Zaida Guerra and her son, Juan Andres Conrado, 5, study the indigenous Anu language in their home in Laguna de Sinamaica, a lagoon in Paez Municipality in the north-western state of Zulia. Very few young people among the 3,500 Anu who live in the area speak the language. Their numbers, as well as their culture and language, are declining due to poverty, lack of education and environmental pollution that is eroding the ecosystem that sustains them. UNICEF supports informal education and youth leadership programmes that promote Anu language, identity and rights. [#5 IN SEQUENCE OF SIX]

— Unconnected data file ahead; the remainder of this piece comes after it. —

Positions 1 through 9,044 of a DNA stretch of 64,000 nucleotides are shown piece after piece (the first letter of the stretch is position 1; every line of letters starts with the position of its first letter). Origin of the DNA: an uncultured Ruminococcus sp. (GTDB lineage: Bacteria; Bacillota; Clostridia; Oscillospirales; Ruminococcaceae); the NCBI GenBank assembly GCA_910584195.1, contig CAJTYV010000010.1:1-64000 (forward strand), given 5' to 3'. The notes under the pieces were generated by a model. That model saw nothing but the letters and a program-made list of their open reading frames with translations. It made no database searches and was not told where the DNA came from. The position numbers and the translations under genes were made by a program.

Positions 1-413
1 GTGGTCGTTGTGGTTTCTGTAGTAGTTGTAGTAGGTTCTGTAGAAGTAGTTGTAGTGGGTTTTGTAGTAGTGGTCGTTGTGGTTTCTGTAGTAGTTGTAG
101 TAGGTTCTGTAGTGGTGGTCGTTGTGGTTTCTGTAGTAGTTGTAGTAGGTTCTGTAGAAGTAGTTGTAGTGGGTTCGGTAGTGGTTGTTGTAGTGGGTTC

In 2006 in Venezuela, the standard of living has improved for many children, thanks in large part to economic growth and revenues from the oil industry. Poverty, chronic malnutrition and infant mortality have decreased since 2003, and new legislation supports the extension of basic services to excluded populations. Nevertheless, many communities, particularly indigenous populations and the urban poor, continue to be marginalized socially and economically. Among indigenous people, many factors threaten their basic rights and survival: ecosystem fragility, language loss and low school attendance rates, especially among adolescent girls. UNICEF supports the training of teachers and community leaders to promote traditional languages and customs within indigenous communities. In the Wayuu community of north-western Zulia State, UNICEF has trained youth producers to broadcast radio programming featuring Wayuu culture. UNICEF also supports birth registration and basic health services, such as breastfeeding education and immunization.